It’s that time of year again – the time of year we all love, Christmas. For uni students, as deadlines rapidly approach and the end of first term draws speedily to a close, the thought of the Christmas holidays, prospectively spent with close family and friends, couldn’t come quickly enough. For millions across the globe, Christmas is a beautiful time of year, a time of sharing, caring, and spending time with those we love. For Christians, it’s the pinnacle of the religious calendar – the birth of Jesus Christ, salvation of mankind.
But for many people, Christmas has merely become symbolic and representative of consumerism, the modern world, and a love of luxury and spending which refuses to go away. Its religious significance has faded, slowly but surely, over the years; particularly when one considers the fact that, according to the 2012 census, the number of Christians in Britain has declined by 12% since 2001. No wonder Justin Welby, the Archbishop of Canterbury, was quoted recently saying that Christmas presents ‘spoil life’ and ‘shouldn’t happen’, especially since they ‘put pressure on relationships because when you’re short of money you argue’.
Arguably Welby has a very good point. Especially for children and teenagers – although it also applies to many adults – Christmas is a purely materialistic venture: it’s all about the most expensive presents and gadgets that Mummy and Daddy, usually in the guise of Santa Claus, can afford. But what is the actual point? Birthdays occur to celebrate the existence of individuals and involve the giving of lavish items. So why Christmas then, particularly if these families are not even Christian? As the Archbishop said, if you love and care for someone surely you don’t need to buy affection, because it already exists.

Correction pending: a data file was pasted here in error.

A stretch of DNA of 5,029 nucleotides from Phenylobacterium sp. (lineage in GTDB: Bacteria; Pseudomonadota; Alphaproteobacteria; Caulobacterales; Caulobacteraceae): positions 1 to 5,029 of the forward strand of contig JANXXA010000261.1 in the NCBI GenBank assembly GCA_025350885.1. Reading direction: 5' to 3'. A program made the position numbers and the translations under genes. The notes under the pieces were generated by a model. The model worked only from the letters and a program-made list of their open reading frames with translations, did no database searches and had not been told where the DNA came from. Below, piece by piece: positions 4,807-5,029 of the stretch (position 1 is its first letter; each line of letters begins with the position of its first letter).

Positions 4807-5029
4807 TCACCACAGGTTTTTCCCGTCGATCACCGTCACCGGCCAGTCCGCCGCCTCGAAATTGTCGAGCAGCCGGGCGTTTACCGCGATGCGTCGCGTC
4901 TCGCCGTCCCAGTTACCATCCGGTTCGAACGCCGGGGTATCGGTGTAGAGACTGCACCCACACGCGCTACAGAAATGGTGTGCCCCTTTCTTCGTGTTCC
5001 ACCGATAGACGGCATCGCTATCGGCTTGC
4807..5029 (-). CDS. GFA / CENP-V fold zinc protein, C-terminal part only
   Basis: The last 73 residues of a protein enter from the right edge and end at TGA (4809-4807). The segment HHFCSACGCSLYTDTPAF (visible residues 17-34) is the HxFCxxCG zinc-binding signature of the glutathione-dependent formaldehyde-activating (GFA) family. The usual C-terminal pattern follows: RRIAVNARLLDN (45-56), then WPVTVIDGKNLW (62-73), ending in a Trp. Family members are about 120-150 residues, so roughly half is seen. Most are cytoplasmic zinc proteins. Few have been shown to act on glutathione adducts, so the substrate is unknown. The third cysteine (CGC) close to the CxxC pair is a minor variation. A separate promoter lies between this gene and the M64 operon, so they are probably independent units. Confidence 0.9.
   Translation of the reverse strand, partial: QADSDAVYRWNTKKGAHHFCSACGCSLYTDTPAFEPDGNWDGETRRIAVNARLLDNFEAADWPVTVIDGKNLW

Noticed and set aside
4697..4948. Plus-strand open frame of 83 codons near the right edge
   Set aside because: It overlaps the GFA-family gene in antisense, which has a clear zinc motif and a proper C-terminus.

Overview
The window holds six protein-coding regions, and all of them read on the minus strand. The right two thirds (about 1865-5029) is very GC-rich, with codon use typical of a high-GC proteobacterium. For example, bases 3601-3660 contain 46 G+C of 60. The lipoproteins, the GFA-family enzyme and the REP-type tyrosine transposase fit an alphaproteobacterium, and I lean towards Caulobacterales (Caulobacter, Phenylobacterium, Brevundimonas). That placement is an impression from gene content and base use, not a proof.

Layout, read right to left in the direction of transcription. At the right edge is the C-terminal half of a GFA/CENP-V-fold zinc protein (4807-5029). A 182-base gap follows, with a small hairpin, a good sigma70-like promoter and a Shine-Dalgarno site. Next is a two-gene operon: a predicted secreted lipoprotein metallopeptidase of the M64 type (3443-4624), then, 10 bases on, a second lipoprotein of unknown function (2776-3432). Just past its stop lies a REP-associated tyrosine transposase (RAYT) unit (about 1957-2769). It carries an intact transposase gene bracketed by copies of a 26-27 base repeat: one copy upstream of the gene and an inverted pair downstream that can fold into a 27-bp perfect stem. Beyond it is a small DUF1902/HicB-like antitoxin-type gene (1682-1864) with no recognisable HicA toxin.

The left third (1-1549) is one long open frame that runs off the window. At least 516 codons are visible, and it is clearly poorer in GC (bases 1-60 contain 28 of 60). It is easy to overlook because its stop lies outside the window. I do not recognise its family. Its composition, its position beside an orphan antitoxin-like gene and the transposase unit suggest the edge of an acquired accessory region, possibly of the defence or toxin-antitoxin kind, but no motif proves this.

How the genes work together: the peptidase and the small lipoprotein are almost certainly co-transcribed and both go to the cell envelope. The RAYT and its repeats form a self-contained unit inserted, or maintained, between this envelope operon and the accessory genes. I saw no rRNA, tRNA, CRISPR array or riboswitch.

Indeed, there is arguably no point in gift-giving: it’s materialistic, hedonistic, irresponsible, and selfish, to say the very least. People, especially in middle- and upper-class households, do not need more presents, more clothes, books, jewellery, money, whatever – they have enough of that as it is. Despite this, it has been reported that the average British family spends close to £1000 on Christmas – one might ask why? Yes, Christmas is beautiful in terms of being with family and friends – so why do we feel the need to, in a sense, symbolise this love with presents in a wholly materialistic sense?
Some might argue that you should only celebrate Christmas if you’re a Christian. Maybe they have a point. In a secular country like England, however, that’s hardly likely, and will remain so for the foreseeable future. Instead, Christmas has become a materialistic, compulsively over-advertised, overhyped ‘festival’ involving gorging oneself in food, lavishing expensive gifts, and engaging in ‘quality’ family time often involving scandals and arguments. The real point of this festival has been obscured, even forgotten, as time has passed. The fact that my own charity shop started selling Christmas cards in August – a full four months before Christmas – speaks volumes about the degree to which people are encouraged, even unconsciously forced, to spend their hard-earned money on Christmas gifts in what are, essentially, ruthless business ventures months before Christmas even happens.
The Archbishop’s probing and thought-provoking comments deserve greater attention, for they speak volumes about our consumerist and selfish society. This selfishness and materialistic behaviour is nowhere more evident than at Christmas.
by Conor Byrne